Now They’re moving the Goalpost
Every indication is that a final text of Iraq’s permanent constitution just won’t be reported out of the drafting committee in time to have parliament vote on it on Monday. Now Iraqi politicians are talking about having parliament amend the interim constitution to allow a delay of say, two weeks. In fact, according to the Transitional Administrative Law, if the committee did not ask for an extension by August 1 (which it was pressured not to do by the Bush administration); and if the parliament did not approve the new constitution by August 15; then parliament should be dissolved.
61 (G) If the National Assembly does not complete writing the draft permanent constitution by 15 August 2005 and does not request extension of the deadline in Article 61(F) above, the provisions of Article 61(E), above, shall be applied. ‘
So what does 61 (E) say?
‘ If the referendum rejects the draft permanent constitution, the National Assembly shall be dissolved. Elections for a new National Assembly shall be held no later than 15 December 2005. The new National Assembly and new Iraqi Transitional Government shall then assume office no later than 31 December 2005, and shall continue to operate under this Law, except that the final deadlines for preparing a new draft may be changed to make it possible to draft a permanent constitution within a period not to exceed one year. The new National Assembly shall be entrusted with writing another draft permanent constitution. ‘
The language about changing the final deadline refers to the period after new elections, not before.
Thus, according to the existing interim constitution, the plan of extending the deadline at this late date is clearly unconstitutional, and parliament should instead be dissolved and new elections held. (They have to be held no later than December, but could be held, e.g., in September or October in principle).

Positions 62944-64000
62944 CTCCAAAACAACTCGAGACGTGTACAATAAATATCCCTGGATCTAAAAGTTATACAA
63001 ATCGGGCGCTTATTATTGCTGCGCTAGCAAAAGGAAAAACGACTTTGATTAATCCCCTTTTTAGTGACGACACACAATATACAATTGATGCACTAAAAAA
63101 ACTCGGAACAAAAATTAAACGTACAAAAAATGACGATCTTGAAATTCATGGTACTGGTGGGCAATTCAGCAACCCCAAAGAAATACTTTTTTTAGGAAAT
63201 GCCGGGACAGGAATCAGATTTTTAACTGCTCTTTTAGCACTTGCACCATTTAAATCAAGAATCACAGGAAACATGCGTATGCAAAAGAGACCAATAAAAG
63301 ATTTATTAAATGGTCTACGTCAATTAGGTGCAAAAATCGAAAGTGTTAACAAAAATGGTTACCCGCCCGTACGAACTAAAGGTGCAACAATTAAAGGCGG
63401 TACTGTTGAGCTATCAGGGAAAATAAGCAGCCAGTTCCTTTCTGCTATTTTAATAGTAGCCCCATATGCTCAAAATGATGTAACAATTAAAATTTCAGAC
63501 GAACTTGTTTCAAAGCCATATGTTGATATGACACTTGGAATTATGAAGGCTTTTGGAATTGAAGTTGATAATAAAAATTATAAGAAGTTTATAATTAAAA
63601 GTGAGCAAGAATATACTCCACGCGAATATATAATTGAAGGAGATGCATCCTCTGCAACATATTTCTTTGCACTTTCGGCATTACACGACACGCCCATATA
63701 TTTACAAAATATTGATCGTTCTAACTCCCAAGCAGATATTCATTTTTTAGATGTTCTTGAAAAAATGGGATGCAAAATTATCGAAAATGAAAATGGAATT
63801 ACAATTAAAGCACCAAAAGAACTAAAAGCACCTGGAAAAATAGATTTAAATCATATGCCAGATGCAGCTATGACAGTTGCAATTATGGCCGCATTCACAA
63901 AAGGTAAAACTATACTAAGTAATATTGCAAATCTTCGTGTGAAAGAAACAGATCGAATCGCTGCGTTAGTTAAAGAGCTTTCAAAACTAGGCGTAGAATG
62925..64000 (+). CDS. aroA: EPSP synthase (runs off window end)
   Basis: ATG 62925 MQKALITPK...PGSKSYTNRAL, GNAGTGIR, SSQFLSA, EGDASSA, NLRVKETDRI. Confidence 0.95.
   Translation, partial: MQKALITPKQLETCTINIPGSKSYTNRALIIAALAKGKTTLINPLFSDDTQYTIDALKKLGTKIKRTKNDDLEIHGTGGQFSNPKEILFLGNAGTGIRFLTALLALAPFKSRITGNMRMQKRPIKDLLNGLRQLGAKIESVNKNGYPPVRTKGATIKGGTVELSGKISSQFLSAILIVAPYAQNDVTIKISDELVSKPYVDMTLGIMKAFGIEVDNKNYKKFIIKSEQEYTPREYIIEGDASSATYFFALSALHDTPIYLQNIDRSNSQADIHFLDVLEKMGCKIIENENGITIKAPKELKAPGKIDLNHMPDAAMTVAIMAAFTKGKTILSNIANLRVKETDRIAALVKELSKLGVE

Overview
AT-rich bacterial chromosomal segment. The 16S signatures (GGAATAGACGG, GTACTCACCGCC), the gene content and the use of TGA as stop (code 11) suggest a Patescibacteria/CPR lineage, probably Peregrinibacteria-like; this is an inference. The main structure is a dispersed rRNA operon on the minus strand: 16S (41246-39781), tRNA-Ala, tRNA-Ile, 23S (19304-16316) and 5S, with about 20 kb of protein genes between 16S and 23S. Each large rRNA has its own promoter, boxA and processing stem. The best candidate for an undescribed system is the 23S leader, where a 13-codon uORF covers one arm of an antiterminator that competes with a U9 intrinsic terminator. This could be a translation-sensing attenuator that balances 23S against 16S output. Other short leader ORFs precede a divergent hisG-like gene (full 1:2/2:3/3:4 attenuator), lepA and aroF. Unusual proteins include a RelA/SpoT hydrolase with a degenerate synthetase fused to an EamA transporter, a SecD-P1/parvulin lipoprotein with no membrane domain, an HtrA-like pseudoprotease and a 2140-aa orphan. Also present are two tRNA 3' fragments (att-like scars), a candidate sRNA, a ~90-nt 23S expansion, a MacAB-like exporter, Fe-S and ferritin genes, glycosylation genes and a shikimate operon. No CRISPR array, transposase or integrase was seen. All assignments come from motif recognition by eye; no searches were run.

In fact, holding new elections will require another lockdown of the whole country, perhaps the addition of a division or 20,000 American troops to what is there now, another 3-day curfew on all vehicle traffic, and all the logistics these steps would entail. In other words, even if they interim constitution was followed, new elections probably could not be held before November at the earliest.
In the meantime, with no parliament Ibrahim Jaafari and his Shiite-dominated cabinet would become an executive unchecked by a legislature, and so a sort of elected dictatorship (there is no supreme court yet) for two to four months.
It is not clear that the Iraqi public would have the heart for these new polls, since the last ones only produced deadlock. (People kept asking me why I wasn’t more enthusiastic about Jan. 30 at the time. It was because I knew the system had been set up so that the Sunni Arabs would probably be excluded and the Shiite religious parties would do very well, and both developments seemed to me harbingers of doom.)
We may well be watching the point at which the interim constitution begins being abandoned even in the absence of a new one, the point at which party politics and the interests of indigenous politicians overpower the technocratic dreams of the American political authority of 2003-2004. Paul Bremer had to slip out of Iraq in the middle of the night, and now his constitution may be making the same undignified exit.
Even if all this is somehow retrieved, the constitution could still be rejected in the referendum, and the Sunni Arab guerrilla movement is likely to go on anyway. Already Monday morning the wire services were reporting 9 killed in various places by guerrilla violence.
Allegations were also made Monday that the Iraqi government is guilty of torture, in contravention of the interim constitution and also of the draft of the permanent one.
The real question isn’t the constitution. The real question is actual, concrete politics. How do you keep the Kurds in without giving away the north? How do you bring the Sunni Arabs back in to ordinary politics? How do you satisfy the Shiites without implementing Islamic law as the law of the land? Those aren’t even necessarily constitutional problems (Nigeria wrestles with similar issues every day, just in the framework of provincial statute). They are political ones. Resolving them requires compromises that the major political forces seem unwilling to make. It looks, in fact, like Nigeria circa 1966 (google Biafra).